Granted, the first couple of appearances for any starter is much more about staying healthy and building strength than actual results, but even if the outcome doesn’t matter it’s still better to pitch well than pitch poorly. In the two games that Felix Hernandez has pitched for the Braves so far, a grand total of 4 2/3 innings pitched, he’s given up 1 run, 3 total hits, and struck out 6. His fastball is being speculated in the 90-92 MPH range and he’s been working his split-finger and changeup regularly and seeing positive early results. The Braves are hoping that he can have a similar career rebirth to that of Anibal Sanchez from two seasons ago, and his first two outings have been encouraging enough to provide some hope he can help stabilize the rotation for the first two to three weeks of the season while Hamels continues to ramp up for the regular season.
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The much heralded duo of Drew Waters and Christian Pache came into camp looking to prove that they could be counted on to be ready if and when the Braves had a need for them this season. To this point, however, neither has been particularly impressive against an array of mainly fringe MLB players and minor league pitchers. Through the first six games of spring training games, Christian Pache is 1 for 7 with three strikeouts and Waters is a cool 1 for 9 with a team high six strikeouts. While there was no chance that either player would be considered for a promotion to start the season, it would have been encouraging to see them have at least some success early in camp and carry the momentum over to minor league camp in the coming weeks. As it is now, they are getting much needed experience and exposure with big league players and coaches, and that’s ultimately what they are here for anyway.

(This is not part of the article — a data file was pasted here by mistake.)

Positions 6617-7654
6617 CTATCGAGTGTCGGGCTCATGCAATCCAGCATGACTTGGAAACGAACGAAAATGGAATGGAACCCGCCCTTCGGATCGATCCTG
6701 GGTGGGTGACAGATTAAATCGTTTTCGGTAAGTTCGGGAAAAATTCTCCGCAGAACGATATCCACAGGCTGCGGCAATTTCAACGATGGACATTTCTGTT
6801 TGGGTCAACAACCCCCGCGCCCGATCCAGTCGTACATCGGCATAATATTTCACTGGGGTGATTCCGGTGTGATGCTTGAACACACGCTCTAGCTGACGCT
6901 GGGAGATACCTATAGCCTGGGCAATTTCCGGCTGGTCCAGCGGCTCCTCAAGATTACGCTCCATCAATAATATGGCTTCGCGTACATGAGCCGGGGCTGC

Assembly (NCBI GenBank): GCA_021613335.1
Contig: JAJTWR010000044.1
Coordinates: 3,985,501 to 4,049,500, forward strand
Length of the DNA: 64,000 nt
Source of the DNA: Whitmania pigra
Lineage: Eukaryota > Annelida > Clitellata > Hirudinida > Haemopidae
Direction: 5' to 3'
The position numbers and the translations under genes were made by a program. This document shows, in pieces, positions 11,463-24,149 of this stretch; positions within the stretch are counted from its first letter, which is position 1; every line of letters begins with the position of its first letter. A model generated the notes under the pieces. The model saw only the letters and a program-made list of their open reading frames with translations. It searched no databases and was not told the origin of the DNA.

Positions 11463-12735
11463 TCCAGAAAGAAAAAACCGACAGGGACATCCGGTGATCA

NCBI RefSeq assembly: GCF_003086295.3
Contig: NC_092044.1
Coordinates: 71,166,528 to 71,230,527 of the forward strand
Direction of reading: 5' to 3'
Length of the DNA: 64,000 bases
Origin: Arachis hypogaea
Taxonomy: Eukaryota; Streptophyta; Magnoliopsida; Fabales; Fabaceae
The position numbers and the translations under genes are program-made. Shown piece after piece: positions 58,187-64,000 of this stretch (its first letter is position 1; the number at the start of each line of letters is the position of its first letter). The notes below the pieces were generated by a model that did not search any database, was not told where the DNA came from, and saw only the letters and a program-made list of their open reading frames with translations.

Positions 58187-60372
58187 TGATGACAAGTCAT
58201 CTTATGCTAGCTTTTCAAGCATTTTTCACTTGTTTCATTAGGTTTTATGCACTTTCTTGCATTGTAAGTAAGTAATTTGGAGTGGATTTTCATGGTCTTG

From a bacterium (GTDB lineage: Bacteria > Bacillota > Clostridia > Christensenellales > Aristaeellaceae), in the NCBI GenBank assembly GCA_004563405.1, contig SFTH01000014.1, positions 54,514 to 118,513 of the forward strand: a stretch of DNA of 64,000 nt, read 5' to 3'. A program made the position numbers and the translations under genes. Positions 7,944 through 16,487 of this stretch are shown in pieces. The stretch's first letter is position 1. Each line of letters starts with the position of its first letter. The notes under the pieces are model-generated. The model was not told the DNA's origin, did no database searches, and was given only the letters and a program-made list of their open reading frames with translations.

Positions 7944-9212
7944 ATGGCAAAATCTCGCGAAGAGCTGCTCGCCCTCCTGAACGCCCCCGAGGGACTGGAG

The legend of Bryce ball begins
While Waters and Pache are doing little to garner much excitement, another prospect is taking his opportunity and making the most of it. Bryce Ball, drafted in the 24th round of the draft in 2019, arrived to Spring Training with little fanfare. Once the cameras found him, however, the legend of Bryce Ball was born. Looming over everyone, including Freddie Freeman, the 6’6″ 135 lb slugging first baseman was hard to miss in the cage. As he began crushing balls into the batters’ eye and well into the right field seats in batting practice, the legend reached mythical proportions. He has yet to play a single inning defensively, but at the plate he has gone 1/4 with a mammoth home run, one of only three hit by the Braves to this point this spring.
All he’s done at every level of his career is mash. He finished his high school career in 2016 with 30 HR, and continued to slug at every stop. He had 21 HR in two seasons with Northern Iowa Community College, and finished his amateur career with Dallas Baptist carrying a .325 average and a .614 slugging, adding another 18 home runs. After being drafted by the Braves, he began his professional career by being named the Appalachia League Player of the Year, batting .324 with another 13 HR, and finished the season with the Rome Braves, hitting another 4 HR and .337 in just 21 games. Defensively he’s a mess, mostly due to still growing into his huge frame and the lack of experience overall at 1B, but with Ron Washington working with him daily and secure in the knowledge that Freddie Freeman is not going anywhere for the next couple of seasons, there is plenty of time for Ball to familiarize himself with the position. In addition, there is a good chance that after the next collective bargaining agreement is reached after the 2021 season the National League will finally join their American League counterparts and employ the designated hitter, which would seem to be a perfect use of Ball’s abilities.
So there you have it, the biggest story lines from the first week of Spring Training games. Friendly reminder: these games do not count, despite what the Marlins would like to have us believe: